Wheat market seen as choppy
Wheat traded generally within the range it has been in for the last few weeks. GMO issues were largely ignored last week in the broader wheat market, although the PNW producers are still holding their breath waiting for the all-clear signal from USDA.
Harvest is progressing in the South with little effect on the market. Yields don’t seem to be a surprise to anyone – terrible in the West and good in the East. Protein seems to be higher than expected with test weights from 58 to 62 at this point.
Spring wheat markets are beginning to take on some leadership of the complex this week after the progress report showed North Dakota only 64% planted, up a dismal 1% from the previous week and 25 points behind the five-year average.
Producers are seeing prevent plant dates move quickly by as they wait to get into the fields. It is becoming increasingly likely that up to 2 million acres of spring wheat won’t get planted in prime yielding areas. That’s what, about 70 to 80 million bushels of wheat? And that’s if it doesn’t get hot, which the long-range weather forecasts do project.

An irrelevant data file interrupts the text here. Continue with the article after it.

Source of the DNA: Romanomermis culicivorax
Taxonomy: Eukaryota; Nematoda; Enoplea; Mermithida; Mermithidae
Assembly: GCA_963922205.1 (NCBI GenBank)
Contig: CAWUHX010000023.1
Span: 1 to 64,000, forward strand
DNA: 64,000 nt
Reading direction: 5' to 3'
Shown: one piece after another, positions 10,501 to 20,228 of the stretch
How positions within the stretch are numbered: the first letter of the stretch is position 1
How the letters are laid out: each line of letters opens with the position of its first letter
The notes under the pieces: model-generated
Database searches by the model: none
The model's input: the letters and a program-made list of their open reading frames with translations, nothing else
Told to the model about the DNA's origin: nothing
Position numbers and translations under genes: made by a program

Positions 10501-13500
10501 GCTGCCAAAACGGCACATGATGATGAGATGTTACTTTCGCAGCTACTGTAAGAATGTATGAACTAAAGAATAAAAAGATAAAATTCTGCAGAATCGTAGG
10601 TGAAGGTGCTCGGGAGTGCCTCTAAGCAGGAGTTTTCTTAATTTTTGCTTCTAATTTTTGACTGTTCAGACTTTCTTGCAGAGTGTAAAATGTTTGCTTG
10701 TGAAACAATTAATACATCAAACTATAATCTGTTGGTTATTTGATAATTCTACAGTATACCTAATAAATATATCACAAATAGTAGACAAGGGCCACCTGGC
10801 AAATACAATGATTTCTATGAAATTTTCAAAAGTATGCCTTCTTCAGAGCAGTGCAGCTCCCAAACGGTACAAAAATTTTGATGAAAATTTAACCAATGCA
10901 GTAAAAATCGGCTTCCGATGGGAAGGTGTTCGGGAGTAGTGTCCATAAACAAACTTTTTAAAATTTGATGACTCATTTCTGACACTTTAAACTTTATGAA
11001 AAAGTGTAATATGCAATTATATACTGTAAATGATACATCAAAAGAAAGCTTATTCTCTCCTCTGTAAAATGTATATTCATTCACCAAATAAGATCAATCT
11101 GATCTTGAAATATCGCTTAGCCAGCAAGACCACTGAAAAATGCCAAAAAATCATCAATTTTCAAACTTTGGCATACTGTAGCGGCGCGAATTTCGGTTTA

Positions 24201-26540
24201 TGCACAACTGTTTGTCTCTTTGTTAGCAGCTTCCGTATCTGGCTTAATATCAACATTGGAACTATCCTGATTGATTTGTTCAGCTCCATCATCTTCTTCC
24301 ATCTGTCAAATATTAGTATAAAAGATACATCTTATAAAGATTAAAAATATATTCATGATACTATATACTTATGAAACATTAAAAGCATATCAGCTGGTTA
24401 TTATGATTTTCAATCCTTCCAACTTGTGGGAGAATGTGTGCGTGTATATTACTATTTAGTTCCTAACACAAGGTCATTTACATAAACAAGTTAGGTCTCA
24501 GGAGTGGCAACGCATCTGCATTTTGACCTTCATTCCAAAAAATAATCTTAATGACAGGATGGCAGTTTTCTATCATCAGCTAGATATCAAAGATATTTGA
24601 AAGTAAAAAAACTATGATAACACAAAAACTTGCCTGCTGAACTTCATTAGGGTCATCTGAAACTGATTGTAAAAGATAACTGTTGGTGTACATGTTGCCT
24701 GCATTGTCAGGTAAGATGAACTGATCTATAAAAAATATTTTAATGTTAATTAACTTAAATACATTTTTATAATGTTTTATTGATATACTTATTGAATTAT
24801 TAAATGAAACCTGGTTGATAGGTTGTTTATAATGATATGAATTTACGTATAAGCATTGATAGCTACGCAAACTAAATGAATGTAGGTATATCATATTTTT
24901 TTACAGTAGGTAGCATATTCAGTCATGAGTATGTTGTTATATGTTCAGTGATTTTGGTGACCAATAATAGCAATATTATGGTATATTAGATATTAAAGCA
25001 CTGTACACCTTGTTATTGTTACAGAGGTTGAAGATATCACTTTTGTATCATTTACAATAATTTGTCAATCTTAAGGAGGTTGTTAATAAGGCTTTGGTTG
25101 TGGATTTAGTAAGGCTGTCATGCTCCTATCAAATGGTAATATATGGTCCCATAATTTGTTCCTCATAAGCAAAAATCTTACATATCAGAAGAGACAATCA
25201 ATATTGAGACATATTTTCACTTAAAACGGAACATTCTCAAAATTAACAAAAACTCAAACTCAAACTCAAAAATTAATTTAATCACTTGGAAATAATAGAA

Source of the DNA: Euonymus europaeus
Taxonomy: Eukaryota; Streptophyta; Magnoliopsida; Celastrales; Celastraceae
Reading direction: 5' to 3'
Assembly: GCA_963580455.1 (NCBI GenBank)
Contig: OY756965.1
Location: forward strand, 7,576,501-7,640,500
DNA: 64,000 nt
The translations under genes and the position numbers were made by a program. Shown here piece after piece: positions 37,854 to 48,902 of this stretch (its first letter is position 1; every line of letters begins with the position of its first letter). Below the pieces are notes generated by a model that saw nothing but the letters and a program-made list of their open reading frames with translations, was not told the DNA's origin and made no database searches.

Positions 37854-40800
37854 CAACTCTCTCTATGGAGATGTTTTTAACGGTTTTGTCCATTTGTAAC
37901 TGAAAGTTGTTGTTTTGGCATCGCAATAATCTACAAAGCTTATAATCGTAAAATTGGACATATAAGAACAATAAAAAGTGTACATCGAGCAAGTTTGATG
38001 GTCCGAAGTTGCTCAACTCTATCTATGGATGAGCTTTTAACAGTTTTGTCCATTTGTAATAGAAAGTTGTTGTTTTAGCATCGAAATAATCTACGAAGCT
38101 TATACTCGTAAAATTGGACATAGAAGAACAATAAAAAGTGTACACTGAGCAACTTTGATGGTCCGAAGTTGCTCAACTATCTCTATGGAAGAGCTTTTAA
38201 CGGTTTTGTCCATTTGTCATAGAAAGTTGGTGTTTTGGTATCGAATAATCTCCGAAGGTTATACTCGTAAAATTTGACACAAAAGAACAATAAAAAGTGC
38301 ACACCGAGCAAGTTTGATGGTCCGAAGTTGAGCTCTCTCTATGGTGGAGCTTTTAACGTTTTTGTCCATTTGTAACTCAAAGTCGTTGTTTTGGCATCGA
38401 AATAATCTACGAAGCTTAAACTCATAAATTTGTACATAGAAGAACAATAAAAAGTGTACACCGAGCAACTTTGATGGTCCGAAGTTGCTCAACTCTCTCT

USDA will release their June supply/demand report on Wednesday, the 12th. They’ll make a stab at estimating wheat and corn, but at best only expect ballpark numbers, especially for corn. There is no way they can estimate what the corn acres number will be at this point, but obviously it will be less than their last estimate. Yields will also be lower but by how much is anyone’s guess as well.
Despite talk of more wheat competition coming from India and the Black Sea, U.S. export demand continues to show impressive improvement over the last few weeks. We see China become a consistent buyer when prices move lower; Brazil has also become a common presence for the higher quality wheat. In addition, with old-crop corn (quality) stocks unbelievably tight, wheat continues to be supported by the feed grain market. If spreads between wheat and corn narrow, the cattle feeders are there to buy the wheat.